Galway ramble brings ups, downs, music – and dance!

Charlie Adley
Charlie Adley

Double Vision with Charlie Adley

Just as I first did 25 years ago, I’m arriving in Galway City on the bus to Eyre Square. Now, where and what is drawing me in?

Just as then, so too now, it’s O’Connell’s great pub that first suffers my arse on a barstool. Friendly and full of characters, I could stay all night, but it’s barely evening and there’s much rambling to be done.

I’m too early into both Murty Rabbits and An Púcán, both empty, save for the bands who play away. Is there a lonelier sound than a banjo in an empty bar?

Barr an Chaladh in Woodquay is already buzzing with GAA buzz and bluster, but as I plonk myself down, backs both sides of me are turned to the stranger, so I head south, like a swallow in Winter, seeking warmer climes.

Crossing Eglington Street feels tonight like the border between strange and familiar. The lads told me to visit Tribeton, for the spectacle of the building, but truly, I can’t be arsed.

This Tuesday in January proves an absolutely perfect night to be out in Galway City. Dry with a gentle mild breeze. Nary a festival in sight. Empty roads.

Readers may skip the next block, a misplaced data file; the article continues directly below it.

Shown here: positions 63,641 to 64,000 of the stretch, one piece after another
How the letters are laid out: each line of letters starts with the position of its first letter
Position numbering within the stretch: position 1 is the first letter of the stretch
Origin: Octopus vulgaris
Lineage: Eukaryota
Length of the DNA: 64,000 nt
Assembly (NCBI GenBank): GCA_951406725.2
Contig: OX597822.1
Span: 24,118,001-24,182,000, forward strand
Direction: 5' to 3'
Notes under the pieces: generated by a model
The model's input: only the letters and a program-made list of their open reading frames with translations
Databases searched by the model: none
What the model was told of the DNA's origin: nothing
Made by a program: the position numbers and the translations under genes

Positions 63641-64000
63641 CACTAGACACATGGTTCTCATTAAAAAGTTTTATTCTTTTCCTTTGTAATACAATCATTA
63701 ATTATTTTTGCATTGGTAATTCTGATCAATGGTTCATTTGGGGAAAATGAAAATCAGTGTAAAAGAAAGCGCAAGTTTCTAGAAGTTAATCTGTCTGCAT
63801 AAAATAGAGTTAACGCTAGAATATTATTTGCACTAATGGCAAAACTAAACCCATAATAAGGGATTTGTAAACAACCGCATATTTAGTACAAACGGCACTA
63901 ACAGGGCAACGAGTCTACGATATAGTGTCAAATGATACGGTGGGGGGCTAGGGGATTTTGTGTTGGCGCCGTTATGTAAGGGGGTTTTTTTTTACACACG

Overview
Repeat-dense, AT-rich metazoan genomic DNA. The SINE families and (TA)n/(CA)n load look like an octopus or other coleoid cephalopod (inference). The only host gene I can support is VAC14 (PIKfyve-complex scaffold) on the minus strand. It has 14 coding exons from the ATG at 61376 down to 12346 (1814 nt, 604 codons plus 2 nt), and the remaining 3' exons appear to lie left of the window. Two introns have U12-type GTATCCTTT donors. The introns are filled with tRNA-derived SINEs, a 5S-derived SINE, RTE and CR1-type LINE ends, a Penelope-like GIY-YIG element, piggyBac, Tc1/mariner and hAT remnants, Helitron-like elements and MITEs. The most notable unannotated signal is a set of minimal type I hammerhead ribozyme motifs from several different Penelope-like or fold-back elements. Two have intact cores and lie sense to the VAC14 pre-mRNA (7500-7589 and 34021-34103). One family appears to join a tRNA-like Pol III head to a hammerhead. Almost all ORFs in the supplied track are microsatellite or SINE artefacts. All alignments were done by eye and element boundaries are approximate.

For a second, I’m overcome with nostalgia and head towards An Tobar, but then I remember it’s closed. Open everywhere are a host of new eateries. Taquerias, chili cafes, sushi bars, kebab, falafel, and coffee shops.

A long way from the dearth of food that greeted me when I first came to Galway in 1992. Then, it was considered classy if a little tinned sweetcorn was served with your sangidge, and never mind the brine soaking into the meagre pan, making it soggy and yuk.

Strolling past Tig Coili’s, I can hear my excellent friend Dalooney and the crew playing up a storm, but it’s onwards for me, past the Kings Head, which is now a live music whiskey bar bistro. Used to be that being a pub was enough, but evidently not any more.

Lovely – ah! That’s me flopped into a chair outside Tigh Neachtains, where my Jamie comes in at €5.

Ouch indeed, but sitting here on a calm evening, watching Galway walk by feels comforting, like a gentle recurring dream.

A little later, I go into the middle bar to say hello to an old friend I haven’t seen for ages. I ask after another old friend, and she points to an empty stool and tells me he was sitting right there, and now he’s outside smoking a fag.

To read Charlie’s column in full, please see this week’s Galway City Tribune.